[Frameworks] Analog and digital [was: Quo Vadis Celluloid?]

From: Fred Camper <f_at_fredcamper.com>
Date: Fri, 26 Aug 2011 09:23:12 -0500

Quoting tina wasserman <twasserman_at_verizon.net>:

> Just thought, another source for confusion in terms:
> in the definition below, would't 'digital' video also be an 'analog'
> process? If an analog process is ANY means to reproduce then why
> make the distinction between 'analog' and 'digital' video?

> --tina
> On Aug 25, 2011, at 9:05 PM, David Tetzlaff wrote:
>> An analog process is one that uses ANY means to reproduce or record
>> changes in phenomenon by creating an analog of those changes in
>> another medium.

The key to the difference is how data is translated and stored.

An "analog" process will store light, for example, as continuities,
such as a continuous set of shades of emulsion or a continuous set of
almost infinitely variable signals on tape. So for an image that is
moving from light to shadow, the signal on the tape would gradually
get "darker," or the emulsion would gradually get darker, not in
discrete steps but ideally continuously.

Digital translates everything into ones and zeros, and only that. The
entirety of a digital image consists only of discrete numbers. If the
translation is fine enough, meaning the bandwitdth broad enough, the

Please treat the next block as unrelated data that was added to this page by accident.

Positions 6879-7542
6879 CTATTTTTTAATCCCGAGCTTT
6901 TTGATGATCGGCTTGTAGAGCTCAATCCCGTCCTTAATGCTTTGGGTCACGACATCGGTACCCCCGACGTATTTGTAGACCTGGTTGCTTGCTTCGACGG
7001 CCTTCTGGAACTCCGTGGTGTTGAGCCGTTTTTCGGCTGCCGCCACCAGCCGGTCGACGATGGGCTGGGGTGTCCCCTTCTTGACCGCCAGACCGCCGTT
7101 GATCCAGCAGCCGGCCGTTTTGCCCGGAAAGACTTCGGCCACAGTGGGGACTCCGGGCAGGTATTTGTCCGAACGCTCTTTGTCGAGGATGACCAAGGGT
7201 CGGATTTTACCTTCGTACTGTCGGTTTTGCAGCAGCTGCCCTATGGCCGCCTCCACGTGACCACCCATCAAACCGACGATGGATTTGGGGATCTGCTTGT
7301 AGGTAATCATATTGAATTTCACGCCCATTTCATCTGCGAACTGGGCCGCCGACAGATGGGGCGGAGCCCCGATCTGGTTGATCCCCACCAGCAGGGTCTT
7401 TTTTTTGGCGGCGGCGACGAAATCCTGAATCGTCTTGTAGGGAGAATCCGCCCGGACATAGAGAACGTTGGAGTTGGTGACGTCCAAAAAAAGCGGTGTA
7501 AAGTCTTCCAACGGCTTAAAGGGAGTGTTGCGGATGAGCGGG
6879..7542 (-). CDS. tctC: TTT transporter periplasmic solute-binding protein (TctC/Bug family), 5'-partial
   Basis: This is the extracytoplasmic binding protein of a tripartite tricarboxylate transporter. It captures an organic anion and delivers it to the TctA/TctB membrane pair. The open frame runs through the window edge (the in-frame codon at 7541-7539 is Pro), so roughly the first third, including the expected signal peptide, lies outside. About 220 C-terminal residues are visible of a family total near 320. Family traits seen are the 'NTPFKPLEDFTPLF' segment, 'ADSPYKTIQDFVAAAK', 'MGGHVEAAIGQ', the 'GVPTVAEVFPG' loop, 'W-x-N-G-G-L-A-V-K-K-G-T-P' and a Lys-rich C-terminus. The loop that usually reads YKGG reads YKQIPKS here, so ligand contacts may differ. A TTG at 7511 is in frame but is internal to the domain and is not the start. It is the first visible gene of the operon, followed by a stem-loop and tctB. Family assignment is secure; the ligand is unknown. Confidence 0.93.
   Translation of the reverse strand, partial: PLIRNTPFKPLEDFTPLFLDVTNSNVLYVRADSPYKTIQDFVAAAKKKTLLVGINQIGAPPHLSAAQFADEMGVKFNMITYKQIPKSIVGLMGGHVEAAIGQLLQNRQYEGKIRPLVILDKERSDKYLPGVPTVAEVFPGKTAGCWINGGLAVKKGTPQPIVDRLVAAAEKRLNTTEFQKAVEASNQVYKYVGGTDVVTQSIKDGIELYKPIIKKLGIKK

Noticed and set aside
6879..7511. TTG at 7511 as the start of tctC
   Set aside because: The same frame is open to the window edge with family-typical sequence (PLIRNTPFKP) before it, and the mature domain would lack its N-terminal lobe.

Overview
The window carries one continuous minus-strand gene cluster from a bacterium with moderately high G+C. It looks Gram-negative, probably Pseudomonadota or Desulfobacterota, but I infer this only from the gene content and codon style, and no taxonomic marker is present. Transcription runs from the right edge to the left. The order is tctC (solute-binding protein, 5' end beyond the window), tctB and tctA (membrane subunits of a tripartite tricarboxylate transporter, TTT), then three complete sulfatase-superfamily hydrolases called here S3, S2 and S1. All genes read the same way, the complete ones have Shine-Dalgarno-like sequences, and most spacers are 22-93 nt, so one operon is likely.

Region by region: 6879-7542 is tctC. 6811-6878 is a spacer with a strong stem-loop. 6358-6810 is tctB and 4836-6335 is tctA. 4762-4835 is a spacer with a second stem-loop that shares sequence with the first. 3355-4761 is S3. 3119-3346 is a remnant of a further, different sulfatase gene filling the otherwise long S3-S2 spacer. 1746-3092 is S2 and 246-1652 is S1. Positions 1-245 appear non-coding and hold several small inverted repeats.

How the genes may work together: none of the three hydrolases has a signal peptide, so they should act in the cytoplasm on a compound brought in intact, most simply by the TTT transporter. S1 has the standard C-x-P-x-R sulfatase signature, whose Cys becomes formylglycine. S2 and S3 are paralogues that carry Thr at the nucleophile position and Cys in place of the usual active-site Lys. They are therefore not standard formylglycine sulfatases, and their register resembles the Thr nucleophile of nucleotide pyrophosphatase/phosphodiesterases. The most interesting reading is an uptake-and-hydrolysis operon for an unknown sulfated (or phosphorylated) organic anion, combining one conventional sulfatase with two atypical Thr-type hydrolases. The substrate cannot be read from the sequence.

difference will be hard (or, in theory, impossible) to see: the number
signalling brightness will go from 30,000 to 29,999 and so on in slow
steps. But early music CDs were said to sound "colder" than vinyl
recordings which are analog; the grooves vary continuously signalling
the sound (and this is in a way similar to the apparent "flatness" of
digital imagery), possibly due to the fact that "not enough" 1s and 0s
were being used, so that some residue of the digital process remained,
though some of that has been "solved" by better engineering.

Also, in terms of handling the data, analog and digital data require
completely different tools. And in some ways digital data is far
easier to manipulate (hence the current state of "special effects").

Fred Camper

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Received on Fri Aug 26 2011 - 07:23:28 CDT